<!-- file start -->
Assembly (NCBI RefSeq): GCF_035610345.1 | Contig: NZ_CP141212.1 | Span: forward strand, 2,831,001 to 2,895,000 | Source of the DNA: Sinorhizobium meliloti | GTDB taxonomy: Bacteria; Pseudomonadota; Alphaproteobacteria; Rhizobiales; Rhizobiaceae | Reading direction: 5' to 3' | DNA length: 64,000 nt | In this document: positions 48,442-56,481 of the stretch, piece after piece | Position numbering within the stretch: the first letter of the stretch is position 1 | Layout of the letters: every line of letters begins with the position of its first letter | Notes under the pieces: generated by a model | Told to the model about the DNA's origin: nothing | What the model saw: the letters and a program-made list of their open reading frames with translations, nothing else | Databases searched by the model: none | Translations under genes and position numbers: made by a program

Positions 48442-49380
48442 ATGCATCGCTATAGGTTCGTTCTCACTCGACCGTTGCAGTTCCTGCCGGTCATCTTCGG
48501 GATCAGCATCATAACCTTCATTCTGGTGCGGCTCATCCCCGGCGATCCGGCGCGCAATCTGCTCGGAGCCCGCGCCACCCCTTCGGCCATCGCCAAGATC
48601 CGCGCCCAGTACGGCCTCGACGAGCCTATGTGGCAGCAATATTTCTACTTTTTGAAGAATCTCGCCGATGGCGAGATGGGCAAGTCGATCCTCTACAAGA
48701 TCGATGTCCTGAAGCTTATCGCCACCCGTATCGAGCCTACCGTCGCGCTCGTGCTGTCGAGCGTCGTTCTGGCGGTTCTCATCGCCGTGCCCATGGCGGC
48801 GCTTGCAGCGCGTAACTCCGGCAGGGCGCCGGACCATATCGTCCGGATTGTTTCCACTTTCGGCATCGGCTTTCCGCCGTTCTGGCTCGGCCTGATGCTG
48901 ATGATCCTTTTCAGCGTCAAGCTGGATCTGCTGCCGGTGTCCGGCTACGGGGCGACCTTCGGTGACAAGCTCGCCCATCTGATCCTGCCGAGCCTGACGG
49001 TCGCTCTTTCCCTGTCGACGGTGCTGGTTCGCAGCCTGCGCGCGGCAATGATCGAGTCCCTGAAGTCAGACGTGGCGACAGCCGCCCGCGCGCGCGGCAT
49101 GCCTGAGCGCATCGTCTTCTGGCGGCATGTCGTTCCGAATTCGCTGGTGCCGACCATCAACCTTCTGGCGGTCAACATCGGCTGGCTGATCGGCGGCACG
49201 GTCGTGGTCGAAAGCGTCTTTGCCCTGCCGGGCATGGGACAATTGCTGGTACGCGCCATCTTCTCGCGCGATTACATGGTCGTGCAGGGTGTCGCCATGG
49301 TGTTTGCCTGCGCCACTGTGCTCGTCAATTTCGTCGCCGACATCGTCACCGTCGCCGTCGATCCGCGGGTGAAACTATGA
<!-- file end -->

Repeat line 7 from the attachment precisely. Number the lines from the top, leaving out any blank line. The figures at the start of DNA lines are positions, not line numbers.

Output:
48801 GCTTGCAGCGCGTAACTCCGGCAGGGCGCCGGACCATATCGTCCGGATTGTTTCCACTTTCGGCATCGGCTTTCCGCCGTTCTGGCTCGGCCTGATGCTG